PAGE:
Take balanced approach to vitamin D, says cancer society
Last Updated: Monday, April 30, 2007 | 10:42 PM ET
In light of emerging research on the benefits of vitamin D, the Canadian Cancer Society said Monday that Canadians could consider brief, unprotected exposure to the sun, increased dietary intake of the vitamin and the use of supplements.
Over the past 18 months, evidence has emerged suggesting that vitamin D may reduce the risk for colorectal cancer, breast cancer, prostate cancer, non-Hodgkin's lymphoma, multiple myeloma and other diseases such as multiple sclerosis.
Vitamin D, which is produced naturally in the body through exposure to the sun's ultraviolet rays, is more available in the summer than in the winter and in the south than the north, said nutrition researcher Reinhold Vieth of Toronto's Mount Sinai Hospital.
"There's a lot of cancers, in particular, you know breast cancer, prostate cancer and bowel cancer, that correlate with latitude," said Vieth. "Even the prospects, your future with that cancer, depends on which season of the year your cancer was diagnosed in."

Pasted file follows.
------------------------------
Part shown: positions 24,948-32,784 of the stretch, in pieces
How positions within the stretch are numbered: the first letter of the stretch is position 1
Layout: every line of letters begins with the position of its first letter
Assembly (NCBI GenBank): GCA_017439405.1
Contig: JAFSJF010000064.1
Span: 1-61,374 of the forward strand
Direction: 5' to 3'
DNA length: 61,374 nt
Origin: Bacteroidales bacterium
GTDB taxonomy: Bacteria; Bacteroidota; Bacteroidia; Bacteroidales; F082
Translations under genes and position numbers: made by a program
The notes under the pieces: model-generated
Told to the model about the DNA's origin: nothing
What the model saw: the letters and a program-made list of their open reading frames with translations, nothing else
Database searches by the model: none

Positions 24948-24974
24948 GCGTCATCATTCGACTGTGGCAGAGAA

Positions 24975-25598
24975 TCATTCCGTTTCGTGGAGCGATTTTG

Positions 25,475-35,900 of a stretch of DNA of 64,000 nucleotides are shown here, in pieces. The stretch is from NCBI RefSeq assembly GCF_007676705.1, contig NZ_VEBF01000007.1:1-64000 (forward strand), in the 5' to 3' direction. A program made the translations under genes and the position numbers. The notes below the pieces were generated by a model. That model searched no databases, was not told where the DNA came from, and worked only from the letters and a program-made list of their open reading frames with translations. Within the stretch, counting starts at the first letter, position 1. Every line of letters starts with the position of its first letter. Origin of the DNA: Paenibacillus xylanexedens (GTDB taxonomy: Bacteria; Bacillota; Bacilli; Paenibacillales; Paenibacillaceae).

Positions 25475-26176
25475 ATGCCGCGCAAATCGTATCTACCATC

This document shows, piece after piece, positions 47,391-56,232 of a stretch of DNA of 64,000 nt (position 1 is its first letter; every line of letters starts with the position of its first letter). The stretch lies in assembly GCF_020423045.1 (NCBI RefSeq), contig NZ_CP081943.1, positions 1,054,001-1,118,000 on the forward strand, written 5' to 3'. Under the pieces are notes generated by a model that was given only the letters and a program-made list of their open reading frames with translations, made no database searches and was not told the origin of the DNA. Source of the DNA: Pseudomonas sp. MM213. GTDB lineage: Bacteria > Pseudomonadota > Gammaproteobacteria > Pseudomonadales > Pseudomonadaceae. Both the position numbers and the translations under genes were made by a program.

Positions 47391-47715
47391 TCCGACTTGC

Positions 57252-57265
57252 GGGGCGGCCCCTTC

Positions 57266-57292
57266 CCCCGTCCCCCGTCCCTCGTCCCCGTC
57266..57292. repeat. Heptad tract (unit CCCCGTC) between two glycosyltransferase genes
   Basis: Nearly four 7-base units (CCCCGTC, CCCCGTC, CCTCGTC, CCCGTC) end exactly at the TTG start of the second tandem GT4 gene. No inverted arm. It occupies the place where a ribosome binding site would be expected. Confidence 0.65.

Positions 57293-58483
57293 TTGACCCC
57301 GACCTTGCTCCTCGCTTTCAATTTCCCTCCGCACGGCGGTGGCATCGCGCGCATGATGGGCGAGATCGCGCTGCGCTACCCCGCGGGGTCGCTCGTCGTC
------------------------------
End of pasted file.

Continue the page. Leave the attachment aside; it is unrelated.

Since exposure to the sun carries well-established risks for increased skin cancer, cataracts and premature aging, people need to take a moderate, balanced approach, and not trade cancers for cancer, said Heather Logan, director of cancer control policy for the Canadian Cancer Society.
"Some limited exposure unprotected may in fact reduce your risk of disease," Logan told CBC Newsworld, adding people should still follow sun sense guidelines, such as not overexposing themselves between 11 a.m. and 4 p.m., and wearing sunscreen when the UV index is higher than three.
"At the moment, probably going back and forth from your house to your car will be sufficient to maintain optimum levels in Canada," said Logan. "We're not talking about an hour."
Current recommendation low
How much sun people need depends on age, skin colour, where you live, and the intensity of the sun — factors that influence how quickly vitamin D is produced.
Most experts believe the current recommendation of 400 units of vitamin D a day for people up to age 50, and 600 units daily for those over 70, is probably too low, Logan said, suggesting somewhere between 400 units and the upper safe limit of 2,000 units a day.